TITLE

Blepharokeratoconjunctivitis in Cockayne Syndrome

AUTHOR(S)
Bhojwani, Rajan; Lloyd, I. Chris; Alam, Suemyaa; Ashworth, Jane
PUB. DATE
May 2009
SOURCE
Journal of Pediatric Ophthalmology & Strabismus;May/Jun2009, Vol. 46 Issue 3, p184
SOURCE TYPE
Academic Journal
DOC. TYPE
Article
ABSTRACT
Cockayne syndrome is a multisystemic, autosontal recessive disease resulting from abnormalities of DNA repair. Ocular manifestations are common, particularly congenital cataract and retinal dystrophy, This study describes a previously unreported association of blepharokeratoconjunctivitis (BKC) in Cockayne syndrome. The authors conducted a retrospective case review of patients with Cockayne syndrome between 1997 and 2006. The ocular manifestations were documented. All cases were bilaterally aphakic from congenital cataract surgery. Four cases of BKC with resultant corneal changes were identified. Two other cases of BKC without corneal changes were also noted. There were no cases of corneal ulceration or visually significant scarring. These findings are clinically important because many patients with Cockayne syndrome wear contact lenses for the refractive correction of aphakia with a resultant risk of corneal ulceration.
ACCESSION #
41565059

 

Related Articles

  • Contact Lens Superior Limbic Keratoconjunctivitis.  // Review of Optometry;1/15/2007 Supplement, Vol. 144, p7 

    The article offers information about contact lens superior limbic keratoconjunctivitis (CLSLK), an inflammatory condition which affect the superior bulbar conjunctiva and adjacent corneal surface resulting in extensive injection and swelling. This condition will manifest with punctate staining...

  • Contact Lens-Induced Peripheral Ulcer.  // Review of Optometry;1/15/2007 Supplement, Vol. 144, p6 

    The article offers information about contact lens-induced peripheral ulcer (CLPU), a circular lesion which is composed of subepithelial and anterior stromal infiltrates with overlying epithelial defect. Patients with CLPU may complain of redness, discomfort, light sensitivity and foreign body...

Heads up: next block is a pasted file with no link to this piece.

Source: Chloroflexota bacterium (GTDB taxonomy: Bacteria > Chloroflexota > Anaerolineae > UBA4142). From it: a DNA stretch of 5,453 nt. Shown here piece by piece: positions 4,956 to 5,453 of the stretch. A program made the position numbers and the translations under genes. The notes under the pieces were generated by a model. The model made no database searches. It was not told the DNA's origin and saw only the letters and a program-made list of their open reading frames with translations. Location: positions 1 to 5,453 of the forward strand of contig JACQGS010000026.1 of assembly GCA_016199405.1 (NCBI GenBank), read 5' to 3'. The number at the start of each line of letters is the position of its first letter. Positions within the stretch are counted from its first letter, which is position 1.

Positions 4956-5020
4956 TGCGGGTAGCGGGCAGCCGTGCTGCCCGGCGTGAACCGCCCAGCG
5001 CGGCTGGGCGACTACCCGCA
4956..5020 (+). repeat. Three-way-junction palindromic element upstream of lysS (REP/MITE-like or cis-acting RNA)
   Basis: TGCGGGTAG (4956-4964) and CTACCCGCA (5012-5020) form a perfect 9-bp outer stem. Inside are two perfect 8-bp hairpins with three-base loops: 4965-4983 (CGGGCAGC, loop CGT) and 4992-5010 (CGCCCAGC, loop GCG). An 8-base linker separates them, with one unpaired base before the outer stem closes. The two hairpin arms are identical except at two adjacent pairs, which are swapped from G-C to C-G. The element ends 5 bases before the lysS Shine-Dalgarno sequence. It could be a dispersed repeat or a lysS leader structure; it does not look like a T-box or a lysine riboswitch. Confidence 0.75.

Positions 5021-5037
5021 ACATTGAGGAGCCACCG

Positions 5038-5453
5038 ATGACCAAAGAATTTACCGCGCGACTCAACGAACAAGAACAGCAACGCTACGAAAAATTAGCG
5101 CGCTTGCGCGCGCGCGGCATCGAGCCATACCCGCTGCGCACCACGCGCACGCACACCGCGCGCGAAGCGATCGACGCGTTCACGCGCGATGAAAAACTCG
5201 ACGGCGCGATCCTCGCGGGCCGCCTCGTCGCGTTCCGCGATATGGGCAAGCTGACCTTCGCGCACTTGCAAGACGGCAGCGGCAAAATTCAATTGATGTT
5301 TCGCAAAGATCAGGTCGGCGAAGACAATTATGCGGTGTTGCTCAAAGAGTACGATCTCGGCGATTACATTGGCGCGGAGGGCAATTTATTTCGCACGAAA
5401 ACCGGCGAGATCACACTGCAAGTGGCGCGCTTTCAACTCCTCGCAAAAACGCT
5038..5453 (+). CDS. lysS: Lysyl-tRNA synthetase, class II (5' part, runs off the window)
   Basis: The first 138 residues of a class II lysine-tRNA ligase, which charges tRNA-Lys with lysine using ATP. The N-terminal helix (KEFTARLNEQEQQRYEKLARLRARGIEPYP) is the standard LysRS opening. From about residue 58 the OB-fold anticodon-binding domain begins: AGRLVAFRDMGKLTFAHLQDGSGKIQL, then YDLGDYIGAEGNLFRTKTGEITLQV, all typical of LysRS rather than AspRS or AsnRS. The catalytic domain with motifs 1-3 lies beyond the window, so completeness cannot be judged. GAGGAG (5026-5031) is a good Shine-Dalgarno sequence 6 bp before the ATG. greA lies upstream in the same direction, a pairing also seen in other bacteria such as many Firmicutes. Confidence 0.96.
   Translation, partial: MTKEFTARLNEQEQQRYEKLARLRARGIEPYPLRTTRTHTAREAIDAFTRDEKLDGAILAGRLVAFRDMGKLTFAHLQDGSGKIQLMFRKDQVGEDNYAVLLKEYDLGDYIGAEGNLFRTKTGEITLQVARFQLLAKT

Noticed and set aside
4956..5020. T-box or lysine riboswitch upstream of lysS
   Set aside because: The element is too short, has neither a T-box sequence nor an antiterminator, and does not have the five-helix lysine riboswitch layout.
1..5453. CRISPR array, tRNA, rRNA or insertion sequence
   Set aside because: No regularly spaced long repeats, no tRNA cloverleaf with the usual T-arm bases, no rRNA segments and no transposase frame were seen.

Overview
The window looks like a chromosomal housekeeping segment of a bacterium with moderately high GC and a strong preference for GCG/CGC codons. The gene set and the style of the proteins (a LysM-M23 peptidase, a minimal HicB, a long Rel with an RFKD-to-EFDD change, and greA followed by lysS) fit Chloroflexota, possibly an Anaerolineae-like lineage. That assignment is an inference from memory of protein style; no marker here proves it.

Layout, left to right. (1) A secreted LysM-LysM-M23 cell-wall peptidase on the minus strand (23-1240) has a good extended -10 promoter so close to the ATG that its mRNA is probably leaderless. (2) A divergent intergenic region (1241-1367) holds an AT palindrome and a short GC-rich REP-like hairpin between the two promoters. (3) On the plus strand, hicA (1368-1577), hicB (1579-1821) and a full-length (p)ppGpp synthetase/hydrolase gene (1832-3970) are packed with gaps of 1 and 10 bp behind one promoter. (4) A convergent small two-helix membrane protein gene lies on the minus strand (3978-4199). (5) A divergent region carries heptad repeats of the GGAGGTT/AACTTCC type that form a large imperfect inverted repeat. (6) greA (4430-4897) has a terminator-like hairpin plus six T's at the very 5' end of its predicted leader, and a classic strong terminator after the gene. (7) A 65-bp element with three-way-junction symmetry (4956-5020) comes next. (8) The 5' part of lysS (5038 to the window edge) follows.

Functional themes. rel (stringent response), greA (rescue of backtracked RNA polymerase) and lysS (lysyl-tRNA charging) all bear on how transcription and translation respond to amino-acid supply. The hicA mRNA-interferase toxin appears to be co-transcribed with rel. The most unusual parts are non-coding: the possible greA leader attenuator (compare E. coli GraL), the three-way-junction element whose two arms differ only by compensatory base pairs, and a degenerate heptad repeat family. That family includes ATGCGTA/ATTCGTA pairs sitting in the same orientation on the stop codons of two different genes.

• Consider ocular surface condition before PKP. Wong, Jamie F. // Ophthalmology Times;03/15/98, Vol. 23 Issue 6, p35 

    Reports that the role of ocular surface disease in graft failure should not be underemphasized. Four cardinal principles for ocular surface disease and penetrating keratoplasty (PKP); Importance of the evaluation of ocular surface before PKP; Occurrence of persistent epithelial defects;...

  • Contact Lens-Induced Acute Red Eye Response (CLARE).  // Review of Optometry;1/15/2007 Supplement, Vol. 144, p5 

    The article offers information about contact lens-induced acute red eye response (CLARE), an inflammatory response of the cornea and conjunctiva due to a period of eyelid closure with soft contact lens wear. This response is characterized by focal and diffuse corneal infiltrates with minimal or...

  • Corneal Infiltrates in Contact Lens Wear.  // Review of Optometry;1/15/2007 Supplement, Vol. 144, p9 

    The article offers information about corneal infiltrates in contact lens wear, an inflammatory reaction of the cornea characterized by aggregates of white blood cells of the anterior stroma and epithelium. The symptoms range from being totally asymptomatic to mild to moderate irritation...

  • Corneal Neovascularization.  // Review of Optometry;1/15/2007 Supplement, Vol. 144, p9 

    The article offers information about corneal neovascularization, which refers to the ingrowth of blood vessels from the limbal vascular plexus into the cornea. The neovascularization of the cornea always represents a state of disease secondary to a variety of corneal insults. All types of...

  • Corneal Warpage.  // Review of Optometry;1/15/2007 Supplement, Vol. 144, p10 

    The article offers information on corneal warpage, a condition describing contact lens-induced changes in corneal topography. Patients with corneal warpage may experience poor vision quality in their spectacles or may develop an inability to wear contact lenses. Several signs of this condition...

  • Mucin Balls.  // Review of Optometry;1/15/2007 Supplement, Vol. 144, p17 

    The article offers information about mucin balls, which describes the glycoprotein-containing spherical collections found in the space between the corneal epithelium and contact lens. Patients with mucin balls are usually asymptomatic, and easily seen by slit-lamp biomicroscopy. In addition,...

  • Pseudodendrites.  // Review of Optometry;1/15/2007 Supplement, Vol. 144, p18 

    The article offers information about pseudodendrites, which refer to epithelial-based lesions that represent as interconnected creases covering a small area of the corneal surface. The pseudodendrites are associated with variety of clinical cases including contact lens wear and recurrent corneal...

Share

Read the Article

Courtesy of VIRGINIA BEACH PUBLIC LIBRARY AND SYSTEM

Sorry, but this item is not currently available from your library.

Try another library?
Sign out of this library

Other Topics